Recorded Future published a report to show that members of Al-Qaeda are developing a series of new encryption software in response to NSA surveillance.

The revelation based on the document leaked by Edward Snowden on the NSA surveillance programs have had also a serious impact on the methods of terrorist organizations like Al-Qaeda. The information provided to the terrorists precious information on the endless technological possibilities implemented by the NSA to spy on citizens all over the world. The same information is influencing the cyber crime ecosystem, in particular the communication in the underground.

In response to the Snowden’s revelations, members of a terrorist group of Al-Qaeda have started using alternative encryption mechanisms to avoid the adoption of alleged flawed cryptographic algorithms debated in the last months. The Threat Intelligence company, Recorded Future, has published a detailed report to demonstrate that members of Al-Qaeda have adopted new encryption applications for the first time, the firm also linked the event to the Snowden revelations.

“Since 2007, Al-Qaeda’s use of encryption technology has been based on the Mujahideen Secrets platform which has developed to include support for mobile, instant messaging, and Macs.

Following the June 2013 Edward Snowden leaks we observe an increased pace of innovation, specifically new competing jihadist platforms and three (3) major new encryption tools from three (3) different organizations – GIMF, Al-Fajr Technical Committee, and ISIS – within a three to five-month time frame of the leaks.” states the official blog post.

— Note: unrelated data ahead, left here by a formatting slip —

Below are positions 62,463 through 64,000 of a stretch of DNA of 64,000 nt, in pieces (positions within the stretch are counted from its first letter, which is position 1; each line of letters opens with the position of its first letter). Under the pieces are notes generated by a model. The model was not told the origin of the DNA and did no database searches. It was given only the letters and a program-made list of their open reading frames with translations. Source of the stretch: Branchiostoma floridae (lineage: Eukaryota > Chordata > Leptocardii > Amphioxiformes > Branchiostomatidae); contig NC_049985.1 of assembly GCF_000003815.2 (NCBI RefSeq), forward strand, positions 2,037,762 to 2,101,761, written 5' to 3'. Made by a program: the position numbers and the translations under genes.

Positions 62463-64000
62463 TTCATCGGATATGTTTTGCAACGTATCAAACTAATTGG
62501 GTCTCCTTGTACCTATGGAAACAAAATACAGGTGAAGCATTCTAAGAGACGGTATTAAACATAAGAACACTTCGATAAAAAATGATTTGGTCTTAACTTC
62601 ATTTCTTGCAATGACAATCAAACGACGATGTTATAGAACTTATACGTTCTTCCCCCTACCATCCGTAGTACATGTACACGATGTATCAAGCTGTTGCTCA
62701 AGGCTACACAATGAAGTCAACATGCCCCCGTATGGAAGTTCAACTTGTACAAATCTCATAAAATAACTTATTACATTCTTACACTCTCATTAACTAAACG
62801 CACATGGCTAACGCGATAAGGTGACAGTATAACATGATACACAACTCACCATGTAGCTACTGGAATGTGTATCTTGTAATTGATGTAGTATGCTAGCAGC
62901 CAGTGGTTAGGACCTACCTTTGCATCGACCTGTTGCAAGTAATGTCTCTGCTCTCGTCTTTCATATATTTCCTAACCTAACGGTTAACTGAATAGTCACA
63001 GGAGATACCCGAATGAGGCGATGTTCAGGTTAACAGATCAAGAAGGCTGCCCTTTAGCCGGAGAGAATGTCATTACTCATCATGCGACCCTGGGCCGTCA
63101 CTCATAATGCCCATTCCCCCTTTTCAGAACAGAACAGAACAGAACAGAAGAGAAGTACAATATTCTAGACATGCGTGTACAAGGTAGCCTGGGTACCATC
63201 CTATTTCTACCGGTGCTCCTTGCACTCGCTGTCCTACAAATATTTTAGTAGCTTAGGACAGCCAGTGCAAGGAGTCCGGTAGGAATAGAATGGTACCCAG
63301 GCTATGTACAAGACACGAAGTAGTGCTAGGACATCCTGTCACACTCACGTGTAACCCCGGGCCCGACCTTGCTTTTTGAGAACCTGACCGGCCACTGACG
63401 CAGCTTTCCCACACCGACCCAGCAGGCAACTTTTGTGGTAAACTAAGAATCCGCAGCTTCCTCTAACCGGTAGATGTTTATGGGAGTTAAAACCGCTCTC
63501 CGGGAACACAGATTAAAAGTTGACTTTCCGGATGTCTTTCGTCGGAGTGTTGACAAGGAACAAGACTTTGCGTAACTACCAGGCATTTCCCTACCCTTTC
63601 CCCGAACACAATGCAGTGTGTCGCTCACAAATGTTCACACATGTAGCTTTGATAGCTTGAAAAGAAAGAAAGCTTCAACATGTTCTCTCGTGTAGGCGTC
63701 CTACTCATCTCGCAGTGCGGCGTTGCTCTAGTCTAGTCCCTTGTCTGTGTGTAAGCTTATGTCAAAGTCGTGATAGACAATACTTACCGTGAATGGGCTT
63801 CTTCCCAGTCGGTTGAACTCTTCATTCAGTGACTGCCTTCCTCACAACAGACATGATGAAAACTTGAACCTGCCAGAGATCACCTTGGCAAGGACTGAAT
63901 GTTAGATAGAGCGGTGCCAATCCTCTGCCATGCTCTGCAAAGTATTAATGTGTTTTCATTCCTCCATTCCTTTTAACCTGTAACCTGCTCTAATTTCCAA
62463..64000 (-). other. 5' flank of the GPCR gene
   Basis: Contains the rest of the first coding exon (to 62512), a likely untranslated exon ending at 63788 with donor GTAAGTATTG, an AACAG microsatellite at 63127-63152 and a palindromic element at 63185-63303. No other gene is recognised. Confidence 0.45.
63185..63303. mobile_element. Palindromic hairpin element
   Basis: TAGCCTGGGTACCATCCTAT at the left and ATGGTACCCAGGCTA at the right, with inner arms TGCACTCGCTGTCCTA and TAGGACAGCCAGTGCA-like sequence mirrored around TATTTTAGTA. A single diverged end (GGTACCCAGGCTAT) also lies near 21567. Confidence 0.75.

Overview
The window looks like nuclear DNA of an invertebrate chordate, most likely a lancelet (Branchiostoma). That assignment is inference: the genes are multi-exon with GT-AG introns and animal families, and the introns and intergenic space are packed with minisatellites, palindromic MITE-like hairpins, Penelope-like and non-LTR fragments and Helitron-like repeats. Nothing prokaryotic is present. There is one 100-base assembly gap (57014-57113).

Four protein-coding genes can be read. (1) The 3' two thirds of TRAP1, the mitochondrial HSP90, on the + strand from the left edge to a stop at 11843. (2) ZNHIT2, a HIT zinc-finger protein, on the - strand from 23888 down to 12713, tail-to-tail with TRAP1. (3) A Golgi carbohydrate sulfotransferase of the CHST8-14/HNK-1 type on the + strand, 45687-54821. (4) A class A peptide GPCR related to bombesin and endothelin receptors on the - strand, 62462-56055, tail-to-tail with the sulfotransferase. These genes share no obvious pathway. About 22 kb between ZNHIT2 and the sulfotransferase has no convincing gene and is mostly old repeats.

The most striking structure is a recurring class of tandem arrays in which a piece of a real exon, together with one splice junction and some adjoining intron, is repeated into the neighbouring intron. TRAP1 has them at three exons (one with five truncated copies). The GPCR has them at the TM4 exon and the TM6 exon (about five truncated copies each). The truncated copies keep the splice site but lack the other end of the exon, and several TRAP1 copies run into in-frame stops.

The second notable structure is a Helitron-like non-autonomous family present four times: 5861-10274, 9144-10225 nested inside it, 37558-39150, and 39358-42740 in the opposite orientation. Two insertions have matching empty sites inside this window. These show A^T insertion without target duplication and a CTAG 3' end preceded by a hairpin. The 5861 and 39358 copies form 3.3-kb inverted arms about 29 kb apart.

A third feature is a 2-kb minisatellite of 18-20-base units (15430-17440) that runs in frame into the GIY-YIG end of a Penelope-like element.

It’s known that since 2007, Al-Qaeda groups have developed the encryption software Mujahideen Secrets used to protect online and cellular communications, but according the reports of the intelligence the militants are using different new encryption tools and communication channels ( New services like mobile, instant messaging).

“The nature of these new crypto products indicates strategy to overlay stronger and broader encryption on Western (mainly US) consumer communication services. We do not find evidence of abandonment of US-based consumer communication services. Likely risks are still greater to hide outside the consumer crowd, and non-US-based services may be exposed to even stronger lawful intercept.” report the post.

The use of encryption is very diffused within the terrorist groups to protect their communication and information, in 2011 Deutch Intelligence revealed that militants in the country were using a self developed  encryption tools to secure communication with cells operative in Pakistan.

“A group of German militants recruited into an al Qaeda plot to attack Europe in 2010 were provided hands-on instruction in encrypting their communications using a program called Mujahideen Secrets in the tribal areas of Pakistan by Younes al Mauretani, a senior al Qaeda operative, according to German intelligence officials. An internal al Qaeda strategy document called “Future Works” authored in 2009, which was subsequently recovered by German authorities from an al Qaeda operative in Berlin, spoke of the need to instruct Western recruits in ways to secretly communicate with their handlers. German intelligence officials told CNN that militants in Germany had by 2011 developed ways to communicate in secret over the Internet with terrorist operatives in Pakistan.” reports a CNN blog post.